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With: Mia Wasikowska, Damon Herriman, Benedict Hardie, Lucy Velik, Tom Budge, Virginia Gay, Kiruna Stamell, Terry Norris, Amy Christian,
Written by: Mirrah Foulkes
Directed by: Mirrah Foulkes
MPAA Rating: NR
Running Time: 105
Date: 06/05/2020

Judy & Punch (2020)

2 1/2 Stars (out of 4)

Shock Puppets

By Jeffrey M. Anderson

Mirrah Foulkes's Judy & Punch follows a pretty familiar plot arc, but it at least contains an appealing performance by Mia Wasikowska, some interesting puppetwork, and some gratuitous gore.

Historically, "Punch and Judy" are the names of hand-puppets, but in this movie, they are humans: married puppeteers Punch (Damon Herriman) and Judy (Wasikowska), whose marionette shows have brought them to the verge of success.

The volatile, selfish Punch, who drinks too much, is responsible for a tragic accident that kills the couple's baby, and in the aftermath, Judy is left for dead in the woods.

Punch immediately hooks up with a local prostitute, Polly (Lucy Velik), and tries to figure out ways to keep his show going, even going so far as dressing up Polly's two children as puppets.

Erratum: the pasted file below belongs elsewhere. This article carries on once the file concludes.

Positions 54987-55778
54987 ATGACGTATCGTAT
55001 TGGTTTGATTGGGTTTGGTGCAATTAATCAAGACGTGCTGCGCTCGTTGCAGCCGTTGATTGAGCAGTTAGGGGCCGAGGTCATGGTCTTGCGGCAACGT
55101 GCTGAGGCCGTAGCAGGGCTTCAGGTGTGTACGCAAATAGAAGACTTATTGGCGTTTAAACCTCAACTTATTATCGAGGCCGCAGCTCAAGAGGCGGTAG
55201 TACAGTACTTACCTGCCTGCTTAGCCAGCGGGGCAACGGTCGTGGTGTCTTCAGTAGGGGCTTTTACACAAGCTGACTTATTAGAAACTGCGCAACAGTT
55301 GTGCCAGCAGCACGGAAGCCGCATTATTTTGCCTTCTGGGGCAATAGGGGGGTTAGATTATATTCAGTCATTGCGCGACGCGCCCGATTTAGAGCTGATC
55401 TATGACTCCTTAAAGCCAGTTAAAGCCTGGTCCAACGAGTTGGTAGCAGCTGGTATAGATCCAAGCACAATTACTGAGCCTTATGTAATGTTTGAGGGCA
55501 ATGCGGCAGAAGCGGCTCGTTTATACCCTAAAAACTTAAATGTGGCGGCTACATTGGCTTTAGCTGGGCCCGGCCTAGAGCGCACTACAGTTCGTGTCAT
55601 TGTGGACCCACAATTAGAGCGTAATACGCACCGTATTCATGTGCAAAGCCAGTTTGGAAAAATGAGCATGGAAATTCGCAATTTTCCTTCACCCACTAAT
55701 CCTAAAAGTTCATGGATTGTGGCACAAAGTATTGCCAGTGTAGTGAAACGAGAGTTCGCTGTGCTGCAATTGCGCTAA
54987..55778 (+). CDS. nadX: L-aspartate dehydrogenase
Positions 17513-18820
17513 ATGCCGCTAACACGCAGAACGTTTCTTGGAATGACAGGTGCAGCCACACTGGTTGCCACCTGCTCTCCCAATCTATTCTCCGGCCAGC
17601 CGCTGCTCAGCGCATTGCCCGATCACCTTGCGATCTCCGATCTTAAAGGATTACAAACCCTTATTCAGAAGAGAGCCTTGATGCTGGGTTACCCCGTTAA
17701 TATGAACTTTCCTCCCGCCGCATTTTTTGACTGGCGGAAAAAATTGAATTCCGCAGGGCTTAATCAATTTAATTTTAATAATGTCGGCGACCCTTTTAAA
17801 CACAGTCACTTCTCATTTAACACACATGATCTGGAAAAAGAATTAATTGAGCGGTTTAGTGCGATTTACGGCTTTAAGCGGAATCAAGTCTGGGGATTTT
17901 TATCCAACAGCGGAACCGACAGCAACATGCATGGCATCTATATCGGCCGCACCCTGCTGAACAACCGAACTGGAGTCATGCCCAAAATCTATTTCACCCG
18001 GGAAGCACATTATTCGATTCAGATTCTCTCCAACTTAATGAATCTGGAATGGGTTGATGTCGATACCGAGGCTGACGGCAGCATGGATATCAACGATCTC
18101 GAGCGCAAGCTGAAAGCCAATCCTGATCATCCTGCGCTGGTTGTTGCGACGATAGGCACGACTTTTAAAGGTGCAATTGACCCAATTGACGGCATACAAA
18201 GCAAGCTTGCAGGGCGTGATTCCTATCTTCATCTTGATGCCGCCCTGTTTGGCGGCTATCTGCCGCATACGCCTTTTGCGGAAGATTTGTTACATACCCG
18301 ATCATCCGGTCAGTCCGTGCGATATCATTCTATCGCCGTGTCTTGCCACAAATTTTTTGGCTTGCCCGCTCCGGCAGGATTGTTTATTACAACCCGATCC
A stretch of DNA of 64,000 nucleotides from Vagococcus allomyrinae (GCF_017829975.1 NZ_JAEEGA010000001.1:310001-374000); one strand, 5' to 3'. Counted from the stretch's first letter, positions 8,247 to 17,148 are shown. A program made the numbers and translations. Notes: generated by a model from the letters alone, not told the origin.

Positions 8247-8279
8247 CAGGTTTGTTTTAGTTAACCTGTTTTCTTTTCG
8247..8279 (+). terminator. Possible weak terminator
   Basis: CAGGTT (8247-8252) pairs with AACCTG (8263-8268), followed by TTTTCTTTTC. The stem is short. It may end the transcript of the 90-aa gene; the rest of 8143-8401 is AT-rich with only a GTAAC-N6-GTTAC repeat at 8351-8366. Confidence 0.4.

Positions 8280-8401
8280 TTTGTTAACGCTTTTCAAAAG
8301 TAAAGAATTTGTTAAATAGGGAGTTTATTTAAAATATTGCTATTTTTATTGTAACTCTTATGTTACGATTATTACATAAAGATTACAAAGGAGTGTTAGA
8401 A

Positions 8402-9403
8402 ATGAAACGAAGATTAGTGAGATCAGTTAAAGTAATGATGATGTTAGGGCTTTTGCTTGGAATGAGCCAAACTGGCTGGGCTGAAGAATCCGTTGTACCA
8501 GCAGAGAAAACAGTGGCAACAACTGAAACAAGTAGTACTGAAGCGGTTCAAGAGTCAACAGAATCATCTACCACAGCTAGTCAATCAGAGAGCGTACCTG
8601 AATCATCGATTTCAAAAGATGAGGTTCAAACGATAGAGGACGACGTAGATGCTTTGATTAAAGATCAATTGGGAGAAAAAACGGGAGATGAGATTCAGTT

Meanwhile, a band of exiled, accused "witches" finds Judy and nurses her back to health, while she dreams of revenge.

From there it goes about where one would expect. One of the movie's drawbacks is that Punch is really just a one-dimensional bad guy, constantly either angry or boasting, and practically straining from the effort of it all.

Herriman, who played Manson in Once Upon a Time in Hollywood, does what he can with the role, but he simply can't find a center. Then, when the movie cuts back to Judy, she's stuck waiting, though at least the "witch" colony offers some interesting visuals, such as chanting, bonfires, etc.

As a costume movie Judy & Punch might have have been a bit bawdier, perhaps something more like The Favourite. Certainly it could have come closer to horror, or dark comedy. (It has comic attempts, but they rarely inspire laughter.)

As it is, the movie skirts right along the middle, occasionally veering into welcome weirdness, but too often remaining ordinary; it has too many strings attached.

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